This week’s post are likely to be mainly about my recent book reading.

Essences and Surfaces argues that analogy is the basis of all thinking. This was an idea I already entertained, so maybe that’s why I have found the book to be a bit too repetitive although some of the examples were fun (ex. the zeugma: “You are free to execute your laws, and your citizens, as you see fit.”). I will probably still finish the book, but it’s really #2 reading priority, usurped by the aggressive (and interesting!) histrionics of the Origins of Consciousness.

The Origins of Consciousness in the Breakdown of the Bicameral Mind argues that analogical thinking, enabled by complex language, is the basis of consciousness [which has a chapter devoted to what it is not, coming soon], and that while our ancestors were often capable of a kind of logic, they were not conscious, not capable of narrativizing their inner lives, until roughly three thousand years ago after a certain linguistic threshold (and I will run through how this is not exactly the Whorfian hypothesis at another time). Before this consciousness was possible, there was a two-tiered proto-consciousness, wherein verbal hallucinations (“Gods”) were the key experience in complex executive decision-making. The breakdown of this bicameral mind occurred around 1200BC, due to “chaotic social disorganizations, to population, and probably to the success in writing in replacing the auditory mode of command.” Needless to say, it’s a tall order.


Parts of a Metaphor

Metaphor was an important concept to both books. Origins spends some ink breaking down the idea of metaphor into parts.

A metaphor is comprised of an understood metaphier and a less understood metaphrand. A metaphor intends to give that target metaphrand some of the attributes of the metaphier (the vocabulary is modeled off of the multiplier/multiplicand). Deeper still, metaphiers have paraphiers (connotations and attributes), and metaphrands have paraphrands (target connotations).

Consider the metaphor that the snow blankets the ground. The metaphrand is something about the completeness and even thickness with which the ground is covered with snow. The metaphier is a blanket on a bed. But the pleasing nuances of this metaphor are in the paraphiers of the metaphier, blanket. These are something about warmth, protection, and slumber until some period of awakening. These associations of blanket then automatically become the associations or paraphrands of the original metaphrand, the way the snow covers the ground. And we thus have created by this metaphor the idea of the earth sleeping and protected by the snow cover until its awakening in spring. All this is packed into the simple use of the word ‘blanket’ to pertain to the way snow covers the ground.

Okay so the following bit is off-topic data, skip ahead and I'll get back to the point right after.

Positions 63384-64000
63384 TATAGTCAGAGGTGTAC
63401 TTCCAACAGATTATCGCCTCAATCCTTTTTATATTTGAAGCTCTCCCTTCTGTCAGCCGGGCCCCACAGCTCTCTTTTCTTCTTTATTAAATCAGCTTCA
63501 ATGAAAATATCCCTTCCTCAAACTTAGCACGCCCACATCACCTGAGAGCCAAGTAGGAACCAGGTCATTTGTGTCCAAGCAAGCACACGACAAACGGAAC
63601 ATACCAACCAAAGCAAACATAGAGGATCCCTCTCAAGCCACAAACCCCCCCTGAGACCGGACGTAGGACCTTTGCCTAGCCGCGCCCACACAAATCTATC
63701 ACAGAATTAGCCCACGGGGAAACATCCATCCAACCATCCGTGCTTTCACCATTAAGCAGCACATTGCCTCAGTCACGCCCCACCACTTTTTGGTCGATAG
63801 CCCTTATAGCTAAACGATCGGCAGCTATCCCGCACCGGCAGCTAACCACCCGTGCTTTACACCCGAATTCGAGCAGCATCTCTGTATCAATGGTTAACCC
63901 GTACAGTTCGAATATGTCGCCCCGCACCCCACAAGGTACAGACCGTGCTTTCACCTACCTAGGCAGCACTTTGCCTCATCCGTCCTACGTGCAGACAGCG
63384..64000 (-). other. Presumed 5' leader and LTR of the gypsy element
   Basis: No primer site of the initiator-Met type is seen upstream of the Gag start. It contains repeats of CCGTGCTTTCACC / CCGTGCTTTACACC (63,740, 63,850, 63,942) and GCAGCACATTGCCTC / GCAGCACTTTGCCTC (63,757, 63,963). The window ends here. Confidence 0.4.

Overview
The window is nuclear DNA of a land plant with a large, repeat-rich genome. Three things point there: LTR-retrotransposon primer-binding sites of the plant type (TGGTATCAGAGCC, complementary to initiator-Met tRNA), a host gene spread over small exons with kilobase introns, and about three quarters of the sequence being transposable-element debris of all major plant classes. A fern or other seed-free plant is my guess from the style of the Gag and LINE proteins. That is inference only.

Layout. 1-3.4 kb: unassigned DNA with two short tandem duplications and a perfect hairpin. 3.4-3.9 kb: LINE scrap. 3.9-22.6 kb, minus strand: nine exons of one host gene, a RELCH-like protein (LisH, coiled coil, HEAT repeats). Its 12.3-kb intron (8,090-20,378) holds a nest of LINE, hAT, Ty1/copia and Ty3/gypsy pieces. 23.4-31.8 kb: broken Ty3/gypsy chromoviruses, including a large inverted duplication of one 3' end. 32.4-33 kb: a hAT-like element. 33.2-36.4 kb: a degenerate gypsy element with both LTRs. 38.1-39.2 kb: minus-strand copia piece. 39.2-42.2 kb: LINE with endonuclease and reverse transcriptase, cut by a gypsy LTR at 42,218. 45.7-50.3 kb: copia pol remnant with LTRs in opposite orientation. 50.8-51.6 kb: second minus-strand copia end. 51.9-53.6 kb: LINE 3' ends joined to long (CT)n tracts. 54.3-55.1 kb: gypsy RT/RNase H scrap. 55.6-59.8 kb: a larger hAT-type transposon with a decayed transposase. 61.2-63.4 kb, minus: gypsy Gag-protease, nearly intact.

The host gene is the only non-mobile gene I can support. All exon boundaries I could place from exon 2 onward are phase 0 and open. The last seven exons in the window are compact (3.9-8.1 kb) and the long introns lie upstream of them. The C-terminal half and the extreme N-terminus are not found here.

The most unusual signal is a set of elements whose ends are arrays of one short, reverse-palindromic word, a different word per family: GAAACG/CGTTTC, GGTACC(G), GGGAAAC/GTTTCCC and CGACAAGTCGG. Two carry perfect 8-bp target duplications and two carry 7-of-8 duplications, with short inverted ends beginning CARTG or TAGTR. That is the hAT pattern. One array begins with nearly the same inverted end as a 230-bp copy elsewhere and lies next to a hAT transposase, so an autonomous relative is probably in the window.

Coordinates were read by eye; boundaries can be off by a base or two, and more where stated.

A cardinal property of an analog is that the way it is generated is not the way it is used — obviously. The map-maker and map-user are doing two different things. For a map-maker, the metaphrand is the blank piece of paper on which he operates with the metaphier of the land he knows and has surveyed. But for the map-user, it is just the other way around. The land is unknown; it is the land that is the metaphier, while the metaphier is the map which he is using.

And so with consciousness. Consciousness is the metaphrand when it is being generated by the paraphrands of our verbal expressions. But the functioning of consciousness is, as it were, the return journey. Consciousness becomes the metaphier full of our past experience, constantly and selectively on such unknowns as future actions, decisions, and partly remembered pasts, on what we are and yet may be. And it is by this generated structure of consciousness that we understand the world.


Let me summarize as a way of ‘seeing’ where we are and the direction in which our discussion is going. We have said that consciousness is an operation rather than a thing, a repository or a function. It operates by way of analogy, by way of constructing an analog space with an analog ‘I’ that can observe that space, and move metaphorically in it. It operates on any reactivity, excerpts relevant aspects, narratizes and conciliates them together in a metaphorical space. Conscious mind is a spatial analog of the world and mental acts are analogs of bodily acts. Consciousness operates only on objectively observable things. Or, to say it another way with echoes of John Locke, there is nothing in consciousness that is not an analog of something that was in behavior first.

Tomorrow: Jayne’s delineation on what consciousness is/isn’t.